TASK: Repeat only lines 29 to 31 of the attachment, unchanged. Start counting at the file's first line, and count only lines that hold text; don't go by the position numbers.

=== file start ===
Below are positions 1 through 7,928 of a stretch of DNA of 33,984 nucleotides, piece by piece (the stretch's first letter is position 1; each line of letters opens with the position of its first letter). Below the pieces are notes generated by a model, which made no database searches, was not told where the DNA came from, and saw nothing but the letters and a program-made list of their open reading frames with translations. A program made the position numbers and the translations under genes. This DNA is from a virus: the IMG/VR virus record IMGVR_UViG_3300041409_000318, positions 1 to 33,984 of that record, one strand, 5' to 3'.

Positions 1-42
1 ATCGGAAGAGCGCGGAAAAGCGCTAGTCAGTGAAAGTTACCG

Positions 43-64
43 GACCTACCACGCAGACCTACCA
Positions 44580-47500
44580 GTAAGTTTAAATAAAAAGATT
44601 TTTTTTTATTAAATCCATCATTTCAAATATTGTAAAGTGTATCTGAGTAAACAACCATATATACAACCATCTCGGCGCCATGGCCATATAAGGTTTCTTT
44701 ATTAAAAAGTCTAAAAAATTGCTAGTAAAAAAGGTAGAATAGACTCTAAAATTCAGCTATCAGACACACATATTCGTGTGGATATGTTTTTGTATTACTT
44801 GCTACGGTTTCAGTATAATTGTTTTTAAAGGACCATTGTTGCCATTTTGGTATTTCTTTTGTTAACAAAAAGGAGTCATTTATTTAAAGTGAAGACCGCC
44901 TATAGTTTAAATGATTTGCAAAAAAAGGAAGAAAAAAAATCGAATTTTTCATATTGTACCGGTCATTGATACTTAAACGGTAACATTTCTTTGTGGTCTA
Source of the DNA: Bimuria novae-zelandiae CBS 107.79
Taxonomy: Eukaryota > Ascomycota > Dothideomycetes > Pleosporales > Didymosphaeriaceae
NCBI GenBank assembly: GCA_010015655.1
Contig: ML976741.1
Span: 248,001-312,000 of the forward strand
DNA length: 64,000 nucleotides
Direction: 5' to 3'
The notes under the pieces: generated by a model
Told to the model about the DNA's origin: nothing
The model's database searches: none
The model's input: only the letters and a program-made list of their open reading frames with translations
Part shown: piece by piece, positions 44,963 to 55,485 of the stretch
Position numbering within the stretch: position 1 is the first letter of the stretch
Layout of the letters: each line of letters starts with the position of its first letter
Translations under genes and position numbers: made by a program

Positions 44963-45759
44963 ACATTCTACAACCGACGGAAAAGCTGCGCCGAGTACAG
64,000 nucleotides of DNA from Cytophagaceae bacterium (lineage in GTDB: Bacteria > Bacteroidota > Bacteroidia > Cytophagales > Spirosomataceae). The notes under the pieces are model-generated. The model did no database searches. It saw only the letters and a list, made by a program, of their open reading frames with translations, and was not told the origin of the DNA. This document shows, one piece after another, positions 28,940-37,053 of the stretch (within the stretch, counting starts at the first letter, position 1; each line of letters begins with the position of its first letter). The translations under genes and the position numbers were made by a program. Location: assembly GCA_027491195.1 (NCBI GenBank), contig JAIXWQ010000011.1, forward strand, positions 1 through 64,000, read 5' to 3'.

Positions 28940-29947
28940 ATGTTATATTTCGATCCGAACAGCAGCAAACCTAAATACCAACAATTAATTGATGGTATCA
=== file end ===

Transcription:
64,000 nucleotides of DNA from Cytophagaceae bacterium (lineage in GTDB: Bacteria > Bacteroidota > Bacteroidia > Cytophagales > Spirosomataceae). The notes under the pieces are model-generated. The model did no database searches. It saw only the letters and a list, made by a program, of their open reading frames with translations, and was not told the origin of the DNA. This document shows, one piece after another, positions 28,940-37,053 of the stretch (within the stretch, counting starts at the first letter, position 1; each line of letters begins with the position of its first letter). The translations under genes and the position numbers were made by a program. Location: assembly GCA_027491195.1 (NCBI GenBank), contig JAIXWQ010000011.1, forward strand, positions 1 through 64,000, read 5' to 3'.

Positions 28940-29947
28940 ATGTTATATTTCGATCCGAACAGCAGCAAACCTAAATACCAACAATTAATTGATGGTATCA